The Jakarta Post
The government is pinning its hopes on a growth rate of around zero percent this year as it struggles to spend a Rp 695.2 trillion (US$47 billion) stimulus budget to revive an economy reeling from the coronavirus pandemic.
Finance Minister Sri Mulyani Indrawati said on Wednesday that economic growth could flatline at zero percent this year as economic activity might start to normalize by September, adding that the government was struggling to spend the stimulus budget needed to revive the economy.
“An economic recovery doesn't mean a jump from minus 5 percent to 5 percent growth, we may be close to zero [growth] because catching up with last year’s level is a struggle amid the COVID-19 pandemic,” she said during the webinar “Reimagining the future of Indonesia’s economy”, which is part of The Jakarta Post’s Jakpost Up Close webinar series.
Sri Mulyani referred to the coronavirus outbreak that has caused the country’s economy to shrink 5.32 percent in the second quarter this year, as the components of economic activity fell significantly.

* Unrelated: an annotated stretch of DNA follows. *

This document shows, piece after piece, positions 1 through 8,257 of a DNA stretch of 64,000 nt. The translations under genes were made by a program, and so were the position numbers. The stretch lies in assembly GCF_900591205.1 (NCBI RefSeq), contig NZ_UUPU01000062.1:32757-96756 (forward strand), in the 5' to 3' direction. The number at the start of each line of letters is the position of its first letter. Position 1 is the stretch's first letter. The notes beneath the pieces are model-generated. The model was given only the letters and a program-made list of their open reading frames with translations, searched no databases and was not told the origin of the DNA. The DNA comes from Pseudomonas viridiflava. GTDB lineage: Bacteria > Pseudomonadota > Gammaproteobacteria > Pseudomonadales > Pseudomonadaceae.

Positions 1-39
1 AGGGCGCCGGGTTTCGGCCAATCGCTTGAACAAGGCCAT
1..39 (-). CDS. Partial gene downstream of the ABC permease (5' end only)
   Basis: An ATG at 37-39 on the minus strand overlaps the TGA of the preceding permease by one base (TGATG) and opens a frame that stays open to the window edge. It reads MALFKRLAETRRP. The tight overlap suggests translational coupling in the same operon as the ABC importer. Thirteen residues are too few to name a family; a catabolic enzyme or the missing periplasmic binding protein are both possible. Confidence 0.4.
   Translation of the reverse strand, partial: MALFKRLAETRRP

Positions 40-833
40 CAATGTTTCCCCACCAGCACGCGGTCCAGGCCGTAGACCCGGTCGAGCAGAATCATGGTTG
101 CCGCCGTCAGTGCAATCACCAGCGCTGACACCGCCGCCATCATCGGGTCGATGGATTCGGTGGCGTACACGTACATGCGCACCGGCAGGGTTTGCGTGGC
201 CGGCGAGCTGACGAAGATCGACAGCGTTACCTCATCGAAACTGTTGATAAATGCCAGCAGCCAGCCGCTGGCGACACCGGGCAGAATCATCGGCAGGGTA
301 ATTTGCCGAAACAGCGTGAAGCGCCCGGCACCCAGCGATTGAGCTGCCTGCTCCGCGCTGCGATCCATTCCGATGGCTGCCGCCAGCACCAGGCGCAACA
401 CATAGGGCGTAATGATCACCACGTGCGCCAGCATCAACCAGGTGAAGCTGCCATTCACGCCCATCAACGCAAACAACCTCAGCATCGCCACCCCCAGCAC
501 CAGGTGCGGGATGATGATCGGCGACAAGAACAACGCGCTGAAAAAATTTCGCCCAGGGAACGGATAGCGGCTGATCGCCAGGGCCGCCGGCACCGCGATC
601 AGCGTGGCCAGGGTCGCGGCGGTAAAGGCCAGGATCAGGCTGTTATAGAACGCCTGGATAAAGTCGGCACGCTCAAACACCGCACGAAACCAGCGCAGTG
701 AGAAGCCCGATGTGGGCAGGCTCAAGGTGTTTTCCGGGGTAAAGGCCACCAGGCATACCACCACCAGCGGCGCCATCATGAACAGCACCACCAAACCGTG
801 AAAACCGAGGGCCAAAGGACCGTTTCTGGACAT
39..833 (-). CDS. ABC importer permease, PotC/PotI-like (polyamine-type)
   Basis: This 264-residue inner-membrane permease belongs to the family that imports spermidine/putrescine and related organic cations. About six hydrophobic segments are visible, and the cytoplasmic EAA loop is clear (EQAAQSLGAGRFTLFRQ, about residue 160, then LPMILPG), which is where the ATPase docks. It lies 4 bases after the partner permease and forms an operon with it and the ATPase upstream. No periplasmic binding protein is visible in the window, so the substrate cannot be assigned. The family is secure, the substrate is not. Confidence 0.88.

“The President has asked whether the money should be poured out to the people or through the economy, and pouring it out isn’t just like flushing it down the toilet. You really have to spend and somebody is going to audit you,” she said.
So far, the lack of stimulus budget disbursement has continued to hinder Indonesia’s economic recovery. The government has only spent around 21 percent, Rp 151 trillion, of the stimulus budget even after five months since the beginning of the outbreak.
The finance minister said a lack of citizens’ data and red tape were among the main reasons that held up budget disbursement, adding that the government had to “redesign and reshape” the stimulus to be able to speed up spending.
“Several ministers are also still new and have yet to understand the bureaucracy as the COVID-19 pandemic has hit their funding needs hard, which they must reprioritize and cut their budgets,” she went on to say.
Sri Mulyani added that the trajectory of the economy would depend on whether a second wave of the virus hit the country later this year, adding that the government hoped for a “technical rebound” next year as economic activity normalized.
The government expects the economy to grow by 4.5 to 5.5 percent next year, but several economists have said the uncertainty surrounding the coronavirus may again stymie the country’s economic growth.
“Macroeconomic policy will be prudent and supportive next year and some reforms including the omnibus bills will provide confidence,” she said.
The government will continue to accelerate infrastructure development, incentives for businesses and social protection programs, among other projects.
“We are hopeful this can create confidence for the business community and consumers,” she added.